WikiLeaks makes headlines yet again —but still not Belarus connection
The two most annoying icons of the rad left, WikiLeaks and Anonymous, team up to target the equally annoying Stratfor. Their joint press release of Feb. 24 headlines that Dow Chemical paid the "strategic intelligence" firm to spy on satire group Yes Men and grassroots activists seeking justice in the Bhopal disaster. The small print says they sent someone around to attend the Yes Men's public appearances. The coup wins WikiLeaks more gushing alterno-coverage, while Max Fisher in The Atlantic scoffs that WikiLeaks has fallen for Stratfor's "marketing campaign," and that nobody has taken them seriously for years. But, predictably, nobody is talking about WikiLeaks' shameful silence on charges of complicity with grave human rights abuses in Belarus, the country dubbed "Europe's last dictatorship."
Readers of World War 4 Report already know the details. In unrest following the evidently stolen elections of December 2010, dictator Alexander Lukashenko had some 600 protesters and dissidents rounded up. Several were tortured, and the campaign to win their release brought courageous "silent protesters" repeatedly to the streets. The affair won Belarus the opprobrium of the EU, US State Department and human rights organizations, but (happily for Lukashenko) few international headlines.
Last year, it came to light that WikiLeaks' man in Belarus, the neo-fascist Israel Shamir, likely provided the Lukashenko regime with intelligence from leaked US diplomatic cables to help determine who to round up. Lukashenko boasted in the state-controlled media of receiving WikiLeaks intelligence; Shamir was meanwhile boasting claims in the vile pseudo-left organ, CounterPunch, that WikiLeaks cables provided "proof positive" the December protests were "orchestrated" by the State Department. The "proof positive"? Some indications of a US AID contractor's involvement in money smuggling. Did Shamir turn over WikiLeaks cables to Lukashenko that "named names" of activists identified or cultivated by the State Department? It sure appears that way—in which case WikiLeaks provided the kind of aid to Lukashenko in 2010 that the CIA did for Pinochet in 1973.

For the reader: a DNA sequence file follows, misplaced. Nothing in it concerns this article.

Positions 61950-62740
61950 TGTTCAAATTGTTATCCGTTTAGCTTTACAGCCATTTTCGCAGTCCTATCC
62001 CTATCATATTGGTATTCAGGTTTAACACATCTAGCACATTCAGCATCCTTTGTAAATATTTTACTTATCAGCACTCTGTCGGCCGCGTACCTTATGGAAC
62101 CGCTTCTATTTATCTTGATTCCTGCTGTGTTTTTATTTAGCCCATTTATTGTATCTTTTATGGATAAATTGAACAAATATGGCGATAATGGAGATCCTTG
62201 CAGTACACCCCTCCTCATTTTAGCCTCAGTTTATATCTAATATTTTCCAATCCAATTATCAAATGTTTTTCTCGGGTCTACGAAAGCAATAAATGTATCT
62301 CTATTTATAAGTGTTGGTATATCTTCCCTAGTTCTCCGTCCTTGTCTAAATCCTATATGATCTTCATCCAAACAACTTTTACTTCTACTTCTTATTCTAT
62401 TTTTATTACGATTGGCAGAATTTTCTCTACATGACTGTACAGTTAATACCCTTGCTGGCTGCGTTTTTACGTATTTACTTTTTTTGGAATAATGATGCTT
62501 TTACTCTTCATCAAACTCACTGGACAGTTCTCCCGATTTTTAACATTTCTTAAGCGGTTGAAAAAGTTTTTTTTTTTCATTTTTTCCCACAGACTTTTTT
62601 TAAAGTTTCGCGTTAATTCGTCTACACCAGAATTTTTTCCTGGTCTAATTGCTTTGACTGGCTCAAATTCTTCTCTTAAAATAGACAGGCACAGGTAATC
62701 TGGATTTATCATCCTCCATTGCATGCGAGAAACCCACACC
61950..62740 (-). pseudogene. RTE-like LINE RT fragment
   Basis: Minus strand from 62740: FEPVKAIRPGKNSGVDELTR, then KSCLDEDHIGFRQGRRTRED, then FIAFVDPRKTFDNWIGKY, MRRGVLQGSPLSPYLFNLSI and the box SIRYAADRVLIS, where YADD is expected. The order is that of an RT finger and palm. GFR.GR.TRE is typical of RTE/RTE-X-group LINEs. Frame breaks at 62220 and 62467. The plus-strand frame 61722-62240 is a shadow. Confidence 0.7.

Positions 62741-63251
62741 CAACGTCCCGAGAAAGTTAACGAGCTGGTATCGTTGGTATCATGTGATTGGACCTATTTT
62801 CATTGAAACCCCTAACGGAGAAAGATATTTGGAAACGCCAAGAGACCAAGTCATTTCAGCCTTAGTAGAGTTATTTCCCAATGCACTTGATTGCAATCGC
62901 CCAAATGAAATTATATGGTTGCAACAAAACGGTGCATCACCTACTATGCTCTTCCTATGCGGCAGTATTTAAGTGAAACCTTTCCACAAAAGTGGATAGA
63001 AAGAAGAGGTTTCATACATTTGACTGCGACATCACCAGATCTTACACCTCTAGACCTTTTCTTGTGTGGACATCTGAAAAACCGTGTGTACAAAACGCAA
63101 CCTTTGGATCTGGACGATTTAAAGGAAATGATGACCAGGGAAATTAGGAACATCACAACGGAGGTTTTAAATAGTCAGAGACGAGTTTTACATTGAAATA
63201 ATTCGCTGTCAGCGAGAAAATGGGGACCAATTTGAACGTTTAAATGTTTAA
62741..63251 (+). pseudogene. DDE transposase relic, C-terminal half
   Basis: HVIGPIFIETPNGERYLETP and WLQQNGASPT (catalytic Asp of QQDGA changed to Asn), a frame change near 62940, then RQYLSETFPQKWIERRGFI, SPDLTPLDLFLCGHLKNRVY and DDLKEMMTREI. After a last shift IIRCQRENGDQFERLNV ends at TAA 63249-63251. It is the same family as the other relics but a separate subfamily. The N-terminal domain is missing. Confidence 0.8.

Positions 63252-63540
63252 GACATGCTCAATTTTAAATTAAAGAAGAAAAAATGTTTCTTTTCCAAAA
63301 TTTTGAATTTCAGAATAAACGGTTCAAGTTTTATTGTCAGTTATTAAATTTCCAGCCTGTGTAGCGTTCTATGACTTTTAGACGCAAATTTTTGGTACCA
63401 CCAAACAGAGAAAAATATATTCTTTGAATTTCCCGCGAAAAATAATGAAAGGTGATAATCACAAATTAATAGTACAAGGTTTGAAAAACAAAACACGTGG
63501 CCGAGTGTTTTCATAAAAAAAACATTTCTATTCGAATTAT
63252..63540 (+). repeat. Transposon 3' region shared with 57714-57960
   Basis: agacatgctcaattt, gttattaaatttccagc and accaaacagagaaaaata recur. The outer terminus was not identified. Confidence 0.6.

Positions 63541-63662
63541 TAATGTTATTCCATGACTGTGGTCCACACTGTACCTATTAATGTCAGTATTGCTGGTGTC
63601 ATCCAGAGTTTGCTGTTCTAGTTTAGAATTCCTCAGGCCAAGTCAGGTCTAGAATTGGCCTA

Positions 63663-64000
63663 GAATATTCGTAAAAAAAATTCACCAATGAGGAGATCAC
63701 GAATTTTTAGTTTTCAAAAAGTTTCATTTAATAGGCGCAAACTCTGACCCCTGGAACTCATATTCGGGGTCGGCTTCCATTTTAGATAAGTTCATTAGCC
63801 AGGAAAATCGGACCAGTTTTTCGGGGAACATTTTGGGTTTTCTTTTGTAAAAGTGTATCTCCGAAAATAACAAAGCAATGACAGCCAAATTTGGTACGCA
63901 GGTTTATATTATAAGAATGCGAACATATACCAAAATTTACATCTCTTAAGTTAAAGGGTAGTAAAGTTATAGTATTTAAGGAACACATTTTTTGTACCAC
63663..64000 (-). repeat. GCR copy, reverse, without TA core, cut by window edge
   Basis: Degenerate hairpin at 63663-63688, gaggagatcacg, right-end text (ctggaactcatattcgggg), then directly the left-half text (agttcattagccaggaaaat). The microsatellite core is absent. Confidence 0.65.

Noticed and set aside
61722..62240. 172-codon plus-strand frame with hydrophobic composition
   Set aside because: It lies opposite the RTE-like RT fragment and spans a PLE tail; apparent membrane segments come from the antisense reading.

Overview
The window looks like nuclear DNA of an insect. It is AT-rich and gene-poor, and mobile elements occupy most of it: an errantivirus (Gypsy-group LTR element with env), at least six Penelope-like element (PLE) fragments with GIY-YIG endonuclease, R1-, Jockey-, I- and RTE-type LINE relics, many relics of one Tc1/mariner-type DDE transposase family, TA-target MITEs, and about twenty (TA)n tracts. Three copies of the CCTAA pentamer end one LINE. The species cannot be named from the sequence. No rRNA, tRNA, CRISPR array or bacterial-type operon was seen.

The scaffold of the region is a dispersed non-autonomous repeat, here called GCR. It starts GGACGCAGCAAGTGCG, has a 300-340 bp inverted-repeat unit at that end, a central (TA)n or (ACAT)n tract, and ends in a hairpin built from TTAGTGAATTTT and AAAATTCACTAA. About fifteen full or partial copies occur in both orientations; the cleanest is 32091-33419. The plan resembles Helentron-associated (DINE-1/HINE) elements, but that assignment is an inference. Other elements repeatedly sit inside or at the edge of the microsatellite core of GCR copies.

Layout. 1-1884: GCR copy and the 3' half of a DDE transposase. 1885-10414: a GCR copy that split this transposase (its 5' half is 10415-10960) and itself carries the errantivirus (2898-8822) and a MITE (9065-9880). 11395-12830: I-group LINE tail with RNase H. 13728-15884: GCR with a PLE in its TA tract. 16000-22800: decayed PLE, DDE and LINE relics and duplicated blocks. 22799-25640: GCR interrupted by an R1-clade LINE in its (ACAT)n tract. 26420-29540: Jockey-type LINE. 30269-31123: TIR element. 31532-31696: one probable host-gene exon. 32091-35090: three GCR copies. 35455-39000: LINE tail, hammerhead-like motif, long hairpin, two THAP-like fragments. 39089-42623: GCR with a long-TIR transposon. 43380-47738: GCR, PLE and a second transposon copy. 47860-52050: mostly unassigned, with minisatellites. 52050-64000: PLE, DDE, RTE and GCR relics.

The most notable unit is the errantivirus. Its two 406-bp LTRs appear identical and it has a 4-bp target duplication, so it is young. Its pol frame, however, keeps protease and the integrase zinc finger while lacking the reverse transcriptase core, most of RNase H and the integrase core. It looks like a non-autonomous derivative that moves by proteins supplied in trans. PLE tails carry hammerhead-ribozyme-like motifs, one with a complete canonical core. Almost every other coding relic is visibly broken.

Even the much-maligned "Mainstream Media" (which is supposedly biased against WikiLeaks) has failed to give this affair significant coverage. Index on Censorship, to their great credit, queried WikiLeaks on the issue—to be met with a glib dismissal.
Israel Shamir (probably a pseudonym for the Swedish far-right writer Jöran Jermas) is a notorious and obsessive Jew-hater, whose website cheers on Holocaust deniers. No wonder he loves the Lukashenko regime, with its paranoid anti-Semitism.
For all the coverage on who Julian Assange was literally in bed with in Sweden, there is little interest in who he is politically in bed with in Belarus. With the left happily cheering on WikiLeak's heroic crusade against Big Daddy, leave it to organs of the neocon right to call out Assange on his association with the hideous Shamir. The Weekly Standard's John Rosenthal reported last March that it wasn't Shamir who sought out Assange and sold him a bill of goods—but the other way around: "[F]ormer WikiLeaks 'no. 2' Daniel Domscheit-Berg has told me that it was, on the contrary, Assange who 'sought out' Shamir and asked him to collaborate on the WikiLeaks project." Daniel Domscheit-Berg, to his credit, has defected from WikiLeaks over such issues. The implication is that Assange was attracted by Shamir's anti-Semitism. Domscheit-Berg rejects this theory, but Fisher writes:
Nonetheless, some of Assange’s archived contributions to the Cypherpunks electronic mailing list certainly give cause to pause. For instance, in a laconic November 20, 2001 response to a post by one Tim May, Assange writes simply, "Quoting Jews again, Tim?" According to fellow list member John Young, Assange was a member of the Cypherpunks list from 1995 to 2002.
When one considers such details in conjunction with the latest reports of Assange complaining about a "Jewish conspiracy" to deprive him of support, it would appear that Assange's association with Shamir is anything but coincidental.
The New York Times, while silent on the Belarus connection, has reported on Assange's apparent anti-Semitic tirades. CounterPunch continues to run the spewings of Shamir.
Spare us the bogus response that these spewing are legitimate "criticism of Israel." No they aren't. As we've said before: Ritual squawking that "anti-Zionism is not anti-Semitism" is just that—an empty ritual bereft of meaning—if we don't call out real anti-Semitism. Use of the "anti-Zionism is not anti-Semitism" mantra to excuse this ugliness is no better than the Zionists' bogus use of the charge of anti-Semitism to silence critics of Israel. In fact, it is exactly the same propaganda device.
We want a full accounting from WikiLeaks and Assange about their involvement with Israel Shamir, and with the Belarus dictatorship. We will not drop this until we get it. And till that time, WikiLeaks and its cult-like amen chorus can shut up with all their empty prattle about "human rights." They had a case that it was about human rights when this started long ago with Bradley Manning and the "collateral murder" leak. Now it is clearly just about an Oedipal revolt. If WikiLeaks and their fans had any genuine commitment to human rights, there would not be this deafening silence about Belarus.